1. I teamed up with Ernest to buy a 2001 XLS with a bad motor which Johnny B was kind enough to store at his place for a few weeks while we pulled parts off of it. I took the standard whip antenna and replaced my power one with it. Not because my power antenna was broken but because I was annoyed that there was no way to retract it and still have the stereo on and I knew that it would get bent on a trail and then get jammed. So I just nipped that in the bud proactively. But not before running an experiment - I noticed that overseas Monteros got a switch to retract the power antenna mast (though I've heard from some overseas forum posts that it only brings it down halfway) and I also noticed that if you remove the center switch panel cover US Monteros have an empty female wire connector. I compared the pins/colors, and layout and confirmed that it does indeed match the antenna switch so I found a used switch on eBay UK and ordered it. It plugged into the empty wire harness perfectly but sadly, it doesn't do anything. After further research it looks like there might be a relay deeper in the dash that is needed. Oh well, it was an interesting expirement and way to waste $35 for the cause; anyone want to buy an antenna switch?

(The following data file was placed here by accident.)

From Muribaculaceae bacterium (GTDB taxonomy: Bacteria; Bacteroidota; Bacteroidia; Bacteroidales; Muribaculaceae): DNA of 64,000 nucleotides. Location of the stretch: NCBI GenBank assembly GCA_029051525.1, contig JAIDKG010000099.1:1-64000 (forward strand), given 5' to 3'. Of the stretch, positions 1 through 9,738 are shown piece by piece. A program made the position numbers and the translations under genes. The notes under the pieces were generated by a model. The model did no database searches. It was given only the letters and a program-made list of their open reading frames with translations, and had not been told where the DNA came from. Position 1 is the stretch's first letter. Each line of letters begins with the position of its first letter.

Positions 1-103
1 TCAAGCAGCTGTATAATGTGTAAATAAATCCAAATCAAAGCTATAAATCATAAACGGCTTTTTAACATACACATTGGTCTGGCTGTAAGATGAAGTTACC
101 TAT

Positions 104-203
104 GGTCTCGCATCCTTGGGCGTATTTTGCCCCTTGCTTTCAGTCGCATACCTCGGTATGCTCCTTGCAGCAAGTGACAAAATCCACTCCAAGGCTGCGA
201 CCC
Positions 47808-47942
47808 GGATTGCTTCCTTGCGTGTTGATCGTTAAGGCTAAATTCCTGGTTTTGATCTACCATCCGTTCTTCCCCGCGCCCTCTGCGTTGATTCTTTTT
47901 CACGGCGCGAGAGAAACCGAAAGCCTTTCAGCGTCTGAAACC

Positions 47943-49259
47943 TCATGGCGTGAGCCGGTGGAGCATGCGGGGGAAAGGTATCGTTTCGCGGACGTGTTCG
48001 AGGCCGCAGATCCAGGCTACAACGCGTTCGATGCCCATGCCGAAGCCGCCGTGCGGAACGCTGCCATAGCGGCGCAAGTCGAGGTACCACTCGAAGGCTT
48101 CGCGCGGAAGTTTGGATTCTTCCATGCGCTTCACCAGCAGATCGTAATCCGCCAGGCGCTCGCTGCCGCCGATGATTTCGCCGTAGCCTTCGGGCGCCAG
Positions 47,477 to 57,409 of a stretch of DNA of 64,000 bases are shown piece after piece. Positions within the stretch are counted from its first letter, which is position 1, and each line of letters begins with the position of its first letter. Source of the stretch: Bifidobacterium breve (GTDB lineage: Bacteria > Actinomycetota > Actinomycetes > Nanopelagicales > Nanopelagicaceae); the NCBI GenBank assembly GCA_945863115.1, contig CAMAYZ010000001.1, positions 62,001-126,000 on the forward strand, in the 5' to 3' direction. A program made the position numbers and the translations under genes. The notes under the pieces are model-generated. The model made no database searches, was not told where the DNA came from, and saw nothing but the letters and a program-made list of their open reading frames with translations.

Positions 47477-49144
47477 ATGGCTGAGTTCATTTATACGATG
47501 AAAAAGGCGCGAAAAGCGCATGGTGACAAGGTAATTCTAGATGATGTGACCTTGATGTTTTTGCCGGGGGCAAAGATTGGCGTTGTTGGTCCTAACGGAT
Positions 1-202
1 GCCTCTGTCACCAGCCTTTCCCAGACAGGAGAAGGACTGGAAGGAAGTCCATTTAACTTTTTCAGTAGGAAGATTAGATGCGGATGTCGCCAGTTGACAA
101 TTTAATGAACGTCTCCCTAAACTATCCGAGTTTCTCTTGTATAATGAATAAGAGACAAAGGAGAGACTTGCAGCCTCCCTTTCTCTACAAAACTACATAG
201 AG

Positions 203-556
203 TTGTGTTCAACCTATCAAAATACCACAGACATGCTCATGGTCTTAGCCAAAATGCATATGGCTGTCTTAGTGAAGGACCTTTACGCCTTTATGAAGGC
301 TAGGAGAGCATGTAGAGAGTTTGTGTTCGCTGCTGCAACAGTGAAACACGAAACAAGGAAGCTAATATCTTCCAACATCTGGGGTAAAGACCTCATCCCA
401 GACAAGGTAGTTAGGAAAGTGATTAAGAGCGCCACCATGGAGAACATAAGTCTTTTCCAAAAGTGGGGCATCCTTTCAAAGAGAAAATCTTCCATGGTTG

View attachment 518006

2. I also pulled the headlights from this 2001 and polished them up using the best headlight refinishing kit I've found so far and I've tried quite a few of them. This Powerball kit works great because it comes with everything and attaches to a power drill unlike the 3M kit.

The pics of Yoshi that I posted in the first post where actually from 6 months before I bought the truck and the headlights had yellowed significantly since then so that's why I did it. Also, I think the Black bezels of the 01-02 look better than the chrome ones of later years.

PS - It's impossible to get the headlights in and out if you have the ARB front bumper, it is just a few millimeters too tight which I was not happy about. But it was a quick fix, just remove a the top bolts and loosen the bottom ones holding the bumper to the ARB mounts and pivot it out a little, you only need a tiny bit of extra room and it was enough to switch out the lights.